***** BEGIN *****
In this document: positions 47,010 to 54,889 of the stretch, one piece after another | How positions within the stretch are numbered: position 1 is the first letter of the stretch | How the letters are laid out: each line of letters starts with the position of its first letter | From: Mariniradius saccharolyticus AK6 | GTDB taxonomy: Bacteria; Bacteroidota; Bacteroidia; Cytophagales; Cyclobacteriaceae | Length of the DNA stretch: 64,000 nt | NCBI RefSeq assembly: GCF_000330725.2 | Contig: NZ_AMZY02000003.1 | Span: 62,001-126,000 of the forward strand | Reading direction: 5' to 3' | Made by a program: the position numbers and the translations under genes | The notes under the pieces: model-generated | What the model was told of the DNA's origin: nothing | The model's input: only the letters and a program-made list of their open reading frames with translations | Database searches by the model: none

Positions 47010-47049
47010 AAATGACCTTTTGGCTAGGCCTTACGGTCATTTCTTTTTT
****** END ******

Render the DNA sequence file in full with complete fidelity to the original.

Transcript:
In this document: positions 47,010 to 54,889 of the stretch, one piece after another | How positions within the stretch are numbered: position 1 is the first letter of the stretch | How the letters are laid out: each line of letters starts with the position of its first letter | From: Mariniradius saccharolyticus AK6 | GTDB taxonomy: Bacteria; Bacteroidota; Bacteroidia; Cytophagales; Cyclobacteriaceae | Length of the DNA stretch: 64,000 nt | NCBI RefSeq assembly: GCF_000330725.2 | Contig: NZ_AMZY02000003.1 | Span: 62,001-126,000 of the forward strand | Reading direction: 5' to 3' | Made by a program: the position numbers and the translations under genes | The notes under the pieces: model-generated | What the model was told of the DNA's origin: nothing | The model's input: only the letters and a program-made list of their open reading frames with translations | Database searches by the model: none

Positions 47010-47049
47010 AAATGACCTTTTGGCTAGGCCTTACGGTCATTTCTTTTTT